Like HTβ-L11α (An315), HTα-L11-β (An320) was also expressed at very high yield in Anabaena sp., often accounting for >32% of total cellular phycobiliproteins. SDS-PAGE showed that affinity-purified An320 proteins were almost entirely HTα-L11-β, with a small amount of copurified native phycocyanin α and β subunits. The ratio of copurified α to β subunits was ≧2, suggesting a reduced affinity of HTα-L11-β for native phycocyanin β subunits.

On SEC-HPLC, the An320 fraction separates into three components: monomers, trimers, and hexamers. It is noteworthy that native C-phycocyanin under the same chromatographic conditions was mainly trimeric with very little monomer, whereas the HTα-L11-β preparation was a ˜1:1 mixture of trimers and monomers (Table 5). The theoretical molecular weights from these components are 13, 19, and 9% higher, respectively, than the values observed (Table 5). These discrepancies indicate that the radius of gyration of HTα-L11-β is smaller than that of the wild-type phycocyanin αβ monomer.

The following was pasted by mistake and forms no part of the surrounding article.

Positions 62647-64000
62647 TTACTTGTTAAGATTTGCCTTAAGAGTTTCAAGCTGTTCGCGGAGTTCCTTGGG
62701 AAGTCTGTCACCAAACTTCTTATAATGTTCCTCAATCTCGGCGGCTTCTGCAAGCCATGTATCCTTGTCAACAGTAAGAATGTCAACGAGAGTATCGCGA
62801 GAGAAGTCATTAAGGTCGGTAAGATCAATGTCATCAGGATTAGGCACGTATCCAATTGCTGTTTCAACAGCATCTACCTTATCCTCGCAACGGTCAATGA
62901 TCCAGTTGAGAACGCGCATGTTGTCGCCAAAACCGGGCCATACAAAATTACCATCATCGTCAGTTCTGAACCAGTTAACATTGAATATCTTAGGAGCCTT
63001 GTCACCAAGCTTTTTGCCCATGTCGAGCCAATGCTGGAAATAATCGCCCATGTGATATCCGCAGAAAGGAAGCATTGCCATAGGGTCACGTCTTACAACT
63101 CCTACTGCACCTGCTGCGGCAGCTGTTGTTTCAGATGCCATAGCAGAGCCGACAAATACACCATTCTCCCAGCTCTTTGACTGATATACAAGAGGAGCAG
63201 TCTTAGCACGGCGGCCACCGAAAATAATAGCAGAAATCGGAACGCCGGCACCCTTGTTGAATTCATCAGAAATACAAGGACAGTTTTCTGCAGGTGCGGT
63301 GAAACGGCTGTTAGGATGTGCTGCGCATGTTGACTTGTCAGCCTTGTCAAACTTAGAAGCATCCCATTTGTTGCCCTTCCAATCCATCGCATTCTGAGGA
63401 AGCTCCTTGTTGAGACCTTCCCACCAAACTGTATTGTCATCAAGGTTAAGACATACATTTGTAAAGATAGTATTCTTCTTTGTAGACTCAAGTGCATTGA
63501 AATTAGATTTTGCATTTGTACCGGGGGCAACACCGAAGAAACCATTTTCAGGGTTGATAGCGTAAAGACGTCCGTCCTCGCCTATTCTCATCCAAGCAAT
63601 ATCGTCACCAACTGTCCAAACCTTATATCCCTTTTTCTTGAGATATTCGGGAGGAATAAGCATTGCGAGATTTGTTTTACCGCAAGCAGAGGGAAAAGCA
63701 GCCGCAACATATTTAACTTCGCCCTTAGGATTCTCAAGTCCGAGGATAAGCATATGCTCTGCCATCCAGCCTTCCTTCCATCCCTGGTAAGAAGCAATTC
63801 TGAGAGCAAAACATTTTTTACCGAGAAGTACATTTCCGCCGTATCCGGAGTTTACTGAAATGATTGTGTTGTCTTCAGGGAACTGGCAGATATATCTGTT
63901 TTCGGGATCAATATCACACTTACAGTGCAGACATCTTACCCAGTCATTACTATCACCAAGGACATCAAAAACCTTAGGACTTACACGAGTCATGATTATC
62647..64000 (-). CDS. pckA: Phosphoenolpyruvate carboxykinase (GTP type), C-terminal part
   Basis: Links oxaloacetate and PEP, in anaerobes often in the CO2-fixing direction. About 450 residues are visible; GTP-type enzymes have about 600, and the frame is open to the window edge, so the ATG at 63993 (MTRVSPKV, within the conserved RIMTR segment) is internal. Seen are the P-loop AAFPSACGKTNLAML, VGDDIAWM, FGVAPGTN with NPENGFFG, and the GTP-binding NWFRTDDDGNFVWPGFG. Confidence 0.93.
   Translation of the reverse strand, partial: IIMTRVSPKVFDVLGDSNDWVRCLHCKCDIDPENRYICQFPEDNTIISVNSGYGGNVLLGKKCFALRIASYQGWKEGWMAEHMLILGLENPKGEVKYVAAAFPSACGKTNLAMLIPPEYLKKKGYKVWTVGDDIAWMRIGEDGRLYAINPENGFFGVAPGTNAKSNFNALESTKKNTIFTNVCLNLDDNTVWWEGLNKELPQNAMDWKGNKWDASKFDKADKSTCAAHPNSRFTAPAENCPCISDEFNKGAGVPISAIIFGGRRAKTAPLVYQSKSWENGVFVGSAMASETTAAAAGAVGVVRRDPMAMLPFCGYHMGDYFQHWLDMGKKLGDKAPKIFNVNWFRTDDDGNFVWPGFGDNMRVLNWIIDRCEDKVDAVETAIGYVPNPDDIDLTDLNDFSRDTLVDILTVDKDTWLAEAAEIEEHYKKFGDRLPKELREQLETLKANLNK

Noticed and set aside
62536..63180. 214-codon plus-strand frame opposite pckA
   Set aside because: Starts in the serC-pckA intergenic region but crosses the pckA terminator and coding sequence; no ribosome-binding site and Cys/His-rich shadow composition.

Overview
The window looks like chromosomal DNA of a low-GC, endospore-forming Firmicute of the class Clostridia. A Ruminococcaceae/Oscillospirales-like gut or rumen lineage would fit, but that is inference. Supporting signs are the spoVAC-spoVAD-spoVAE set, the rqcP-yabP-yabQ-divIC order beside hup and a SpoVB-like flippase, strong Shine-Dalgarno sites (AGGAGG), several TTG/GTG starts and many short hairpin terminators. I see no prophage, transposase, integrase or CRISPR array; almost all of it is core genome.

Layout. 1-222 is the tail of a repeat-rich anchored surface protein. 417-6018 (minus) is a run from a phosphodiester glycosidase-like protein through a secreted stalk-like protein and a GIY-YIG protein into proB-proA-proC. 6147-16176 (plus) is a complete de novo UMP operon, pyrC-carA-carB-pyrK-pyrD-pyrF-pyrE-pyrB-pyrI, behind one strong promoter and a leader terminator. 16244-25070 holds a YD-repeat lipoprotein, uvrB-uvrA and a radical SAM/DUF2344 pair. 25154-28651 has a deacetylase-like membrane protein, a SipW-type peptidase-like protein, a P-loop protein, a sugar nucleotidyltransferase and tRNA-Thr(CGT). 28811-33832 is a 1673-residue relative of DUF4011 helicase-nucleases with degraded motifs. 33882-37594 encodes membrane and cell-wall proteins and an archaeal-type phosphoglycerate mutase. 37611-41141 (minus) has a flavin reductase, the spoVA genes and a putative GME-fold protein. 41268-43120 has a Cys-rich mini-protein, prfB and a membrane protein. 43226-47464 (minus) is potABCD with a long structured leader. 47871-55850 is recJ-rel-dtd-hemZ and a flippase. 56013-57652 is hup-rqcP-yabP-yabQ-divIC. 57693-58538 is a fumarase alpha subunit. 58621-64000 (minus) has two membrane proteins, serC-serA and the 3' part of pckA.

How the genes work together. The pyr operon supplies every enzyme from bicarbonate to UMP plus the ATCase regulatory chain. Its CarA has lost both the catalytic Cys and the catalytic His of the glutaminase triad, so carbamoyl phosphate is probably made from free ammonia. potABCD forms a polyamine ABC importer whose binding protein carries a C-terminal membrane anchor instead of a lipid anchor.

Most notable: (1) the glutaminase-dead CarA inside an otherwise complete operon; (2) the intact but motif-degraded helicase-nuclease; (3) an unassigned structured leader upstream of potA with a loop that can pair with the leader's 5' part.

At >10−6 M protein concentration, the SEC-HPLC trimer and monomer fractions of HTα-L11-β had λmax at 608 and 605 nm, respectively. This likely accounts for the blue-shifted phycobiliprotein contribution to the whole-cell absorbance spectrum of Anabaena sp. PCC7120(pBS320). Like wild-type phycocyanin, the trimer fraction showed a blue shift in its absorbance spectrum down to 605 nm with decreasing protein concentration, indicative of dissociation of the trimers to monomers. At high dilution, HTα-L11-β has an Amax:A360 nm of 5.2, substantially lower than the value of 6.4 observed for monomeric wild-type and HTα:β phycocyanins (Table 6; Example A).